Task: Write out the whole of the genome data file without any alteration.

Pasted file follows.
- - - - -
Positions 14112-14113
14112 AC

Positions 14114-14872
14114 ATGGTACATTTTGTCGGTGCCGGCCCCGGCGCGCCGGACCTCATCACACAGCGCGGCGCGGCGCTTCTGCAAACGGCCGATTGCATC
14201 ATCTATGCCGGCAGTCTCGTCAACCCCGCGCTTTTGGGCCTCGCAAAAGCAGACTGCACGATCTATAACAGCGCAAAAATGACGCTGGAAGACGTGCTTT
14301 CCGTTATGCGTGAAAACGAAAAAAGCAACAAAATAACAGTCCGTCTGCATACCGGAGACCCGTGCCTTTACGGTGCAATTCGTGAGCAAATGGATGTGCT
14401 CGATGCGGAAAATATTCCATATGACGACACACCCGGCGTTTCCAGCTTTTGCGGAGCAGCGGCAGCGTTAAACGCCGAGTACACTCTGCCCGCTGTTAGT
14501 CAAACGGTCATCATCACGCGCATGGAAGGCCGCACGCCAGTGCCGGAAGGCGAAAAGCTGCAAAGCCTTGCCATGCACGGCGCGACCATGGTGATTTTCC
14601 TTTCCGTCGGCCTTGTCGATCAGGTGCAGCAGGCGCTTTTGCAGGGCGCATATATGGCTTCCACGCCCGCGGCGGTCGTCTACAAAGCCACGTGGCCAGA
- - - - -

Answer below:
Positions 14112-14113
14112 AC

Positions 14114-14872
14114 ATGGTACATTTTGTCGGTGCCGGCCCCGGCGCGCCGGACCTCATCACACAGCGCGGCGCGGCGCTTCTGCAAACGGCCGATTGCATC
14201 ATCTATGCCGGCAGTCTCGTCAACCCCGCGCTTTTGGGCCTCGCAAAAGCAGACTGCACGATCTATAACAGCGCAAAAATGACGCTGGAAGACGTGCTTT
14301 CCGTTATGCGTGAAAACGAAAAAAGCAACAAAATAACAGTCCGTCTGCATACCGGAGACCCGTGCCTTTACGGTGCAATTCGTGAGCAAATGGATGTGCT
14401 CGATGCGGAAAATATTCCATATGACGACACACCCGGCGTTTCCAGCTTTTGCGGAGCAGCGGCAGCGTTAAACGCCGAGTACACTCTGCCCGCTGTTAGT
14501 CAAACGGTCATCATCACGCGCATGGAAGGCCGCACGCCAGTGCCGGAAGGCGAAAAGCTGCAAAGCCTTGCCATGCACGGCGCGACCATGGTGATTTTCC
14601 TTTCCGTCGGCCTTGTCGATCAGGTGCAGCAGGCGCTTTTGCAGGGCGCATATATGGCTTCCACGCCCGCGGCGGTCGTCTACAAAGCCACGTGGCCAGA